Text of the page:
Safety is Paramount

California’s 2018 wildfire season resulted in over 100 fatalities and caused over $20 billion in damage. The fatality numbers also include front line workers and support staff responding to the fires. Wildfire destruction is often leading the headlines each summer and the narrative is becoming all too familiar. At the time of writing this blog, tens of thousands are being evacuated from several major wildfires that are tens of thousands of acres in size and burning into the Wildland Urban Interface (WUI).  Extreme heat waves are forecasted for California and many western areas of North America and the Diablo and Santa Ana wind events are not in full swing yet.

Public safety is paramount and ultimately this should be the primary motivation for investing in practices of prudence, but we also need to remember that those within the response operations also need to be safe. The safety of ‘front-line’ operational workers is equally important.

We are seeing unprecedented wildfire seasons due to changes in our environment and previous land management practices, Many utility companies are developing wildfire mitigation plans to adapt, evolve and help make wildfires less destructive, wherever and whenever possible, and to minimize the environmental and economic impact on communities and to keep everyone safe.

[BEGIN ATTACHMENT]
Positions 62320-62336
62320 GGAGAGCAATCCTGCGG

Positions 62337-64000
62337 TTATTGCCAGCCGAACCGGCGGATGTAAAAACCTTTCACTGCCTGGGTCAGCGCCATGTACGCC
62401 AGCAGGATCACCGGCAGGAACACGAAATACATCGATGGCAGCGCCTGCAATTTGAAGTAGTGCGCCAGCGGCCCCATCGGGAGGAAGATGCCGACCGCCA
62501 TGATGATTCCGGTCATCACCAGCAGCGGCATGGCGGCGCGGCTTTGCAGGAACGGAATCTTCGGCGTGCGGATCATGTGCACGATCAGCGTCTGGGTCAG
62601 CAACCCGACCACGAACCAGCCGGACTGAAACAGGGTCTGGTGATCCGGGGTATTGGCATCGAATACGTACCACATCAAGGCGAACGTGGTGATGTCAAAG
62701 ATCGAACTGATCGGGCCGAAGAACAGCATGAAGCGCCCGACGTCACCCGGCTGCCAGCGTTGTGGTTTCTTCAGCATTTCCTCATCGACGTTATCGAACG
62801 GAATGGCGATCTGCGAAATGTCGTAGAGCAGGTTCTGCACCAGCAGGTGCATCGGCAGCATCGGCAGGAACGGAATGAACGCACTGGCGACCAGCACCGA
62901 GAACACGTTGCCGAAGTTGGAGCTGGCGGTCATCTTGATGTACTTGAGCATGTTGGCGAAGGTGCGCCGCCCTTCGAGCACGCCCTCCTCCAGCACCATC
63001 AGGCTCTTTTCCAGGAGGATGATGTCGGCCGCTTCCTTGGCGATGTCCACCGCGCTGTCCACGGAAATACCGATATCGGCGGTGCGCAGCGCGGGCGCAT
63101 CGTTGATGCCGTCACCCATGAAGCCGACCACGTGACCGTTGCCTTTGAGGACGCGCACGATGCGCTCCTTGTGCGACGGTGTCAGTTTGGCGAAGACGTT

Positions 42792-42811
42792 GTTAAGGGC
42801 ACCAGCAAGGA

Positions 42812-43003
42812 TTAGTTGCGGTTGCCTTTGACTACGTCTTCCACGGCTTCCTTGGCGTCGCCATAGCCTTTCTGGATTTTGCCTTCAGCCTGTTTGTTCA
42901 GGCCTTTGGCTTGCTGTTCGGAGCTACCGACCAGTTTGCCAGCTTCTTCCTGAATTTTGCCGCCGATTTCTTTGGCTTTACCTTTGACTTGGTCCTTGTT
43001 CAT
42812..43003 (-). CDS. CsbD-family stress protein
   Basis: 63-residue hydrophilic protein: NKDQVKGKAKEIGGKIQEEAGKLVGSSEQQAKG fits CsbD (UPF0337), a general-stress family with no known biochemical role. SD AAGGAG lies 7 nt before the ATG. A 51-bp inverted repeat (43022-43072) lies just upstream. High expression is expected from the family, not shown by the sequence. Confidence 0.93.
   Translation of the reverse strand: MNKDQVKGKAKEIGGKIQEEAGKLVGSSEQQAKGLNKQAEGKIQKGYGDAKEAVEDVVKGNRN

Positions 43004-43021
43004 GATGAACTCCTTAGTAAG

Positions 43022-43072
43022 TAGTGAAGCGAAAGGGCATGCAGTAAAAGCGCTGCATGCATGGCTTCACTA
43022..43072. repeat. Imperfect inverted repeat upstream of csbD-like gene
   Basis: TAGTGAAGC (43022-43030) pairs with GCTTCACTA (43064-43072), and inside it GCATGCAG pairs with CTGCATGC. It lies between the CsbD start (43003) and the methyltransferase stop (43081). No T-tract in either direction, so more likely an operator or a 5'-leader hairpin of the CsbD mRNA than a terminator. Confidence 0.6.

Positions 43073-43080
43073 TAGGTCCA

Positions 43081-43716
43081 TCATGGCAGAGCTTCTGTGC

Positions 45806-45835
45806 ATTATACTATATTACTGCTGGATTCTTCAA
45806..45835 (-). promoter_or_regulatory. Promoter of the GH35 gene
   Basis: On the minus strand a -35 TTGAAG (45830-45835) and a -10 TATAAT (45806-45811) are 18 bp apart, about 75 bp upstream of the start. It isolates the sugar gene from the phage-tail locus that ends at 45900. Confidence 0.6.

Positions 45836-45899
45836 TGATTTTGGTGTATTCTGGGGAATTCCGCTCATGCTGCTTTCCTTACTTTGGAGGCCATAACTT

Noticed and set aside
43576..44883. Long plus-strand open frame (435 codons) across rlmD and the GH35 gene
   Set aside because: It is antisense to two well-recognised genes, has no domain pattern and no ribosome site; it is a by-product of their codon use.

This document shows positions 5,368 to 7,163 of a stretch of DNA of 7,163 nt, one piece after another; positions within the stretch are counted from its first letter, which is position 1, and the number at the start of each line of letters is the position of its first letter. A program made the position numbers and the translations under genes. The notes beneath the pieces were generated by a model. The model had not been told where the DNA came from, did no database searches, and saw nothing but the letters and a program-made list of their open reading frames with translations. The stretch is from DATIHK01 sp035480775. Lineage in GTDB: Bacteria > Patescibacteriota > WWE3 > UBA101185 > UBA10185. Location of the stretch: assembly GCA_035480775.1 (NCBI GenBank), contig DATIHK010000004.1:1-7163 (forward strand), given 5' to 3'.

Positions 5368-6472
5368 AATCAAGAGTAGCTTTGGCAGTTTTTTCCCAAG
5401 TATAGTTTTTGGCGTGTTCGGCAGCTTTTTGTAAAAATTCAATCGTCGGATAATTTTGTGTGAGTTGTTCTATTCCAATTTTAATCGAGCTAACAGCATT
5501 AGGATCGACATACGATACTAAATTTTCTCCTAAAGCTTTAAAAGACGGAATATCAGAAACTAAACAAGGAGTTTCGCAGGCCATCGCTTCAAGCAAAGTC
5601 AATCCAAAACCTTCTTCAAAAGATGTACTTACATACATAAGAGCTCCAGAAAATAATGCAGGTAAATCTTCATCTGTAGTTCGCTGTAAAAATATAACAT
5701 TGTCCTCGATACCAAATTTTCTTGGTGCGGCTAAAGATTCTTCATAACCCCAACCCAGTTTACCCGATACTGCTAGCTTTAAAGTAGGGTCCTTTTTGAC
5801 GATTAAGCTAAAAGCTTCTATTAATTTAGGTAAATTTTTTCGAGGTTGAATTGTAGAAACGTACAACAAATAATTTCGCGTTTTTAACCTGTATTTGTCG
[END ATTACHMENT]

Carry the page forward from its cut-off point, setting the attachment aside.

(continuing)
Are you a utility company looking for help with your mitigation plan? Book a free consultation.


[1] Wildfire Management Summit, IDGA, June 2020, Sacramento, CA.

[2] CalFIRE, Protecting Your City From Wildfire: Planning, Coordinating and Investing in Civic Resilience, Wildfire Conference, March 2020, San Diego, CA.

[3] Ken Pimlott, former Director of Cal Fire.

[4] Bureau of Land Management BLM

Author: Shawn Bethel, Wildfire Mitigation Specialist & Director of Business Development